Embattled Malawi Electoral Commission (MEC) chairperson Jane Ansah and her commissioners are not yet off the hook as Chief Justice Andrew Nyirenda is set to decide their fate following accusations of incompetence.
The move follows an application filed by the country’s estranged Vice-President Saulos Chilima and Ntcheu West member of Parliament Simion Salambula (UTM Party) for the High Court to fire Ansah—a judge of the Malawi Supreme Court of Appeal—and her team of eight commissioners.
In an interview yesterday, Khumbo Soko, one of the lawyers representing Chilima, said the registrar of the High Court of Malawi and Malawi Supreme Court of Appeal is working with lawyers for parties to the case to file the case for the Chief Justice to decide on the matter.
He said: “We are trying to get the Chief Justice to look at the file and have it certified as a constitutional case. We are making arrangement with the registrar. We might have a position by the end. It’s likely that we might have a position by next week.”
The Constitutional case number 1 of 2020 filed in the High Court Lilongwe Registry on March 26 2020, has Chilima as first claimant and Salambula as second petitioner, with President Peter Mutharika as first defendant while Ansah and all eight commissioners are second to 10th defendants.
In the summons, submitted at the court yesterday, Chilima and Salambula state that Mutharika’s refusal to fire Ansah and the other commissioners following Parliament’s Public Appointments Committee (PAC)’s recommendation is, among other things, beyond his powers, illegal, unconstitutional and, therefore, invalid.
It further reads in part: “A declaration that the 2nd and 10th defendants, having been found lacking capacity and competence by a competent body through a process they have not challenged, they are disqualified under law from continuing in office as commissioners…”
Chilima and Salambula also argue that the commissioners’ continued discharge of the Electoral Commission’s mandate is and would be a violation of the voters right to a credible election.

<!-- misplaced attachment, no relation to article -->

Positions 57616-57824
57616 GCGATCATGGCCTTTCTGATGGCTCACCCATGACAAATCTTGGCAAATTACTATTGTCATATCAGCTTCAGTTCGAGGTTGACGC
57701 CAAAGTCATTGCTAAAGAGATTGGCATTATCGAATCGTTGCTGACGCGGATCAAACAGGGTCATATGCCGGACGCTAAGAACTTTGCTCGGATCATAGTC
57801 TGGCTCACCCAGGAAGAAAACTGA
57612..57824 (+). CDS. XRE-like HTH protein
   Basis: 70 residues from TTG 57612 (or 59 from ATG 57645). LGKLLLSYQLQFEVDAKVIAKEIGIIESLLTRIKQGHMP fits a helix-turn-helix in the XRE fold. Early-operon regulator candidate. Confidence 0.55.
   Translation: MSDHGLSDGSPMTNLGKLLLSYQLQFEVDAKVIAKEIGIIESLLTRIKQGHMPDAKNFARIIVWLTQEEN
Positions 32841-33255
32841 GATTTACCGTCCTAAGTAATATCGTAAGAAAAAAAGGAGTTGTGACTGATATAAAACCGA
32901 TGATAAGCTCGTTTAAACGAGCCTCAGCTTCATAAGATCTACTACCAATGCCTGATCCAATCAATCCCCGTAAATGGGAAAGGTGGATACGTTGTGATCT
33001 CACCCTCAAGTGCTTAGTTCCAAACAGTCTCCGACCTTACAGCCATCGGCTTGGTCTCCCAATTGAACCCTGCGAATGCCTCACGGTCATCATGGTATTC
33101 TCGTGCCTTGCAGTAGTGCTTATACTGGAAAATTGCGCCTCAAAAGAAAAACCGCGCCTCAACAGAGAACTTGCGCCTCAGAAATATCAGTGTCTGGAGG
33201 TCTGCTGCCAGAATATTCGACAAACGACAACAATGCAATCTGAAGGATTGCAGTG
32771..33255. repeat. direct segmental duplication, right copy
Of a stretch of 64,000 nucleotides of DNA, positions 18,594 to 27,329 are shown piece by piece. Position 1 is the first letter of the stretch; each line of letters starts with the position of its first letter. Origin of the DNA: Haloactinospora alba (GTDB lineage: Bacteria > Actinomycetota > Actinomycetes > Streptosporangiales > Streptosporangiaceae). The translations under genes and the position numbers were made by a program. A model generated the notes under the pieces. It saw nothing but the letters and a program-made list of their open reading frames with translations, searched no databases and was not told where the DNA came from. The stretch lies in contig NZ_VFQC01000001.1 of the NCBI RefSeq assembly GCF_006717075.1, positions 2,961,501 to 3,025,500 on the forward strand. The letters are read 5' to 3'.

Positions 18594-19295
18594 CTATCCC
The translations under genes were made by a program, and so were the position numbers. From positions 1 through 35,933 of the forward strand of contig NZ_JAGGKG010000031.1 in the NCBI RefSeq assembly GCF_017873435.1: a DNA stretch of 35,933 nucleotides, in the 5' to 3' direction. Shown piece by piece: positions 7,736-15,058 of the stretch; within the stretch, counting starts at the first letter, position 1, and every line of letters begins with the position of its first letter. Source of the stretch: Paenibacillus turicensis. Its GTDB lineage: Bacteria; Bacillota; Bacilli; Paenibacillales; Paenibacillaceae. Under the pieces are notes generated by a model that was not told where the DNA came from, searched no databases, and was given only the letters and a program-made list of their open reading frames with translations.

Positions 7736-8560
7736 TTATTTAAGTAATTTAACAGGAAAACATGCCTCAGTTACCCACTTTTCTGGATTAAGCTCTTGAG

In its February 3 judgement that nullified the May 21 2019 presidential election over irregularities and subsequent order for a fresh election within 150 days of the ruling, the five-judge panel of the High Court sitting as the Constitutional Court faulted MEC’s handling of the election. The court asked Parliament’s PAC to assess the commissioners’ competences.
The parliamentary committee then recommended the dismissal of the commissioners, but President Peter Mutharika refused to act on the recommendation.
The Malawi Supreme Court of Appeal on May 8 also faulted MEC in terms of competence.
Ironically, the Chief Justice sat on the panel of seven appeal judges that reaffirmed the position of the Constitutional Court that the elections were mismanaged.
Meanwhile, Ansah appears to have renegade on her earlier pledge to resign if the Malawi Supreme Court of Appeal ruled that the elections were mismanaged.
Several members of the commission too have vowed to remain in office with others challenging the validity of the Supreme Court ruling, although two members of the commission have announced they are leaving the commission citing personal reasons.
The commissioners are sticking to their positions despite protests from opposition parties who fear the commission’s continued presence will jeopardise chances of a free and fair election.
Human Rights Defenders Coalition (HRDC) has since announced it will resume street protests to force Ansah to leave office.
Several months of Anti-Ansah protests after the disputed May 21 2019 Tripartite Elections last year saw property damaged and lives lost as the regular protests often turned violent.
Ansah, a Malawi Supreme Court of Appeal judge, has further stoked opposition grievances since the Supreme Court ruling last month by declaring that the previously known date for election, July 2, which MEC had set should be changed as it was set erroneously.
The MEC chairperson has argued that Parliament should set a new date of the fresh presidential poll.